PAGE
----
When your mother is always a couple of seconds too late to react to the punchline of a joke or your father quits talking on the phone because it’s too tough to hear, it is time to talk about hearing aids. Even though hearing loss is detectable in a quarter of individuals from 65 yo74 and 50% of people over 75, getting them to acknowledge their challenges can be another matter altogether. Most people won’t even detect how much their hearing has changed because it declines slowly. Even if they do recognize it, recognizing that they need hearing aids can be a huge step. If you want to make that conversation easier and more successful, observe the following advice.
How to Talk About Hearing Aids With a Loved One
Recognize That it Won’t be a Single Conversation But a Process
Before having the conversation, take some time to consider what you will say and how your loved one will react. When planning, it’s recommended to frame this as a process instead of one conversation. Your loved one may take weeks or months of conversations to acknowledge hearing loss. And that’s fine! Allow the conversations to have a natural flow. You really need to wait until your loved one is really comfortable with the decision before proceeding. After all, hearing aids don’t do any good if someone refuses to wear them.
Pick The Right Time
Choose a time when your loved one is relaxed and alone. If you pick a time when other people are around you may draw too much attention to your loved one’s hearing problems and they might feel like they’re being ganged up on and attacked. To make sure that your loved one hears you correctly and can actively engage in the conversation, a quiet one-on-one is the best plan.
Be Open And Straightforward in Your Approach
It’s best not to be vague and unclear about your worries. Be direct: “Mom, I’d like to talk to you about your hearing”. Give clear examples of symptoms you’ve observed, such as having a hard time hearing tv shows asking people to repeat what they said, insisting that people mumble, or missing content in important conversations. Rather than focusing on your loved one’s hearing itself, talk about the effect of hearing problems on their day-to-day life. You could say something like “You aren’t going out with your friends as much these days, could that be because you have a hard time hearing them?”.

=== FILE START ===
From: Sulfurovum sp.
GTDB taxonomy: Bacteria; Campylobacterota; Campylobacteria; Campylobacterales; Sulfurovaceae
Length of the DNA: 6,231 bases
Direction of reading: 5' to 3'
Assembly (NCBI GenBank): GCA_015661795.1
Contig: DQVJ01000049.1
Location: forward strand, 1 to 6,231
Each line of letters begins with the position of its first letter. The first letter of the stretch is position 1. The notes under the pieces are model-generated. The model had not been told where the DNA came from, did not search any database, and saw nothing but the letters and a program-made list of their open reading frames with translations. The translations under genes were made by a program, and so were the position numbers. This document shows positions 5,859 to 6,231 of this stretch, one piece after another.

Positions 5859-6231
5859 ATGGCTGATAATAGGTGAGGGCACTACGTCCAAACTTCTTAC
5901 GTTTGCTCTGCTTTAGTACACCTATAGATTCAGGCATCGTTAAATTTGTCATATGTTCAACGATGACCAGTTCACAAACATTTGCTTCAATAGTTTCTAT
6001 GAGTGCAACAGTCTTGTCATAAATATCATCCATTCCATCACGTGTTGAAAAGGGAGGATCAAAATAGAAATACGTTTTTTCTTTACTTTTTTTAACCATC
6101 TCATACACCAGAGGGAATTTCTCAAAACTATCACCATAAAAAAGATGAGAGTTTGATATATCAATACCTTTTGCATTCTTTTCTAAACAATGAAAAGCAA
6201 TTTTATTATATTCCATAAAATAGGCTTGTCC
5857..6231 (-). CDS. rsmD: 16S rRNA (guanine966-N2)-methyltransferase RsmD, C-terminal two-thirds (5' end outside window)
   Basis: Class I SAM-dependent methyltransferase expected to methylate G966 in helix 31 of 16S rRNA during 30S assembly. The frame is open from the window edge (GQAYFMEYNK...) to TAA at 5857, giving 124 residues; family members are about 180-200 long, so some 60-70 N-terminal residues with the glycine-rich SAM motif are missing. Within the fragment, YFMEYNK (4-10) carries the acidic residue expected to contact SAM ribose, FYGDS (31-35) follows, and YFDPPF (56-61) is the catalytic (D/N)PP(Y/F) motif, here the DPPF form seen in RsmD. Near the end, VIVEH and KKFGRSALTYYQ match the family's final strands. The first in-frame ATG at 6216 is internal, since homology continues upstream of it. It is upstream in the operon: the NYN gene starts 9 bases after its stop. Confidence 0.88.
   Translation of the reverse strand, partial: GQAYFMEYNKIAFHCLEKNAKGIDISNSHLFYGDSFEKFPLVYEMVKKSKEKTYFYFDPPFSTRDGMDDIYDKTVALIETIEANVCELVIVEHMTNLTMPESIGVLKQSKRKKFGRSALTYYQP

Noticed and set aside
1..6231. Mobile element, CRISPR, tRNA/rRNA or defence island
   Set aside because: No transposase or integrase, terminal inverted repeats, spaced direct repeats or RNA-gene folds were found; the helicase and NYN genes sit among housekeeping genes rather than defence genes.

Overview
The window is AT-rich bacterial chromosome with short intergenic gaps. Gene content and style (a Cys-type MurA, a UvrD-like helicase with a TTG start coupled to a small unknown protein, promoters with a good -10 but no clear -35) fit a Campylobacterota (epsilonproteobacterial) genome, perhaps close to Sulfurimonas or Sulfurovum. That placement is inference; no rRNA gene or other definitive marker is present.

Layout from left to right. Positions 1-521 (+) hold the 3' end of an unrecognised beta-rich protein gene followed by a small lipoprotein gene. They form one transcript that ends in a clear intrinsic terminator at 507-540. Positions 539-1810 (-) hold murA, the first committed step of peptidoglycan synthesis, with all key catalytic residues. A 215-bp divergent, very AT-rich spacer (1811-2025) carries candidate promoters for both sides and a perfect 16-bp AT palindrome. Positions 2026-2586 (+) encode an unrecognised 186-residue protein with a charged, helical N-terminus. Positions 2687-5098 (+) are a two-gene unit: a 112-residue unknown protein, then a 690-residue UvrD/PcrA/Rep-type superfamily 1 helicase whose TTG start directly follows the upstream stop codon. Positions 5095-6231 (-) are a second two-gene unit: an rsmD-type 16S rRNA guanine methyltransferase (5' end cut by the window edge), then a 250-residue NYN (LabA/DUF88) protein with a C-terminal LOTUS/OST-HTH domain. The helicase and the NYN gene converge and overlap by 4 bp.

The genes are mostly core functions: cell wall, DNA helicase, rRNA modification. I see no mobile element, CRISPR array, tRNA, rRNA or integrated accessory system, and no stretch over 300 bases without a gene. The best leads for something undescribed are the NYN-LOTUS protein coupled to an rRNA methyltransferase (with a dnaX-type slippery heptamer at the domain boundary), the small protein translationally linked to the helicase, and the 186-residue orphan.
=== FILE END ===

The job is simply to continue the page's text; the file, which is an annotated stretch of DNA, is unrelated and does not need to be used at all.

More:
Be Sensitive to Their Underlying Fears And Concerns
Hearing loss frequently corresponds to a larger fear of losing independence, particularly for older adults facing physical frailty or other age-related changes. Be compassionate and attempt to recognize where your loved one is coming from if they resist the idea that they have hearing loss. Let them know that you understand how hard this conversation can be. Waite until later if the conversation begins to go south.
Offer Next Steps
When both people work together you will have the most effective conversation about hearing loss. Part of your loved one’s resistance to admit to hearing loss might be that he or she feels overwhelmed about the process of purchasing hearing aids. So that you can make the journey as smooth as possible, offer to help. Before you have that conversation, print out our information. You can also give us a call to see if we accept your loved one’s insurance. Information about the commonness of hearing issues may help individuals who feel sensitive or embarrassed about their hearing problems.
Know That The Process Doesn’t End With Hearing Aids
So your talks were persuasive and your loved one has agreed to consider hearing aids. Great! But the process doesn’t end there. Adapting to life with hearing aids takes some time. Your loved one has new sounds to manage, new devices to take care of, and maybe some old habits to forget. During this period of adjustment, be an advocate. Take seriously any issues your family member might have with their new hearing aids.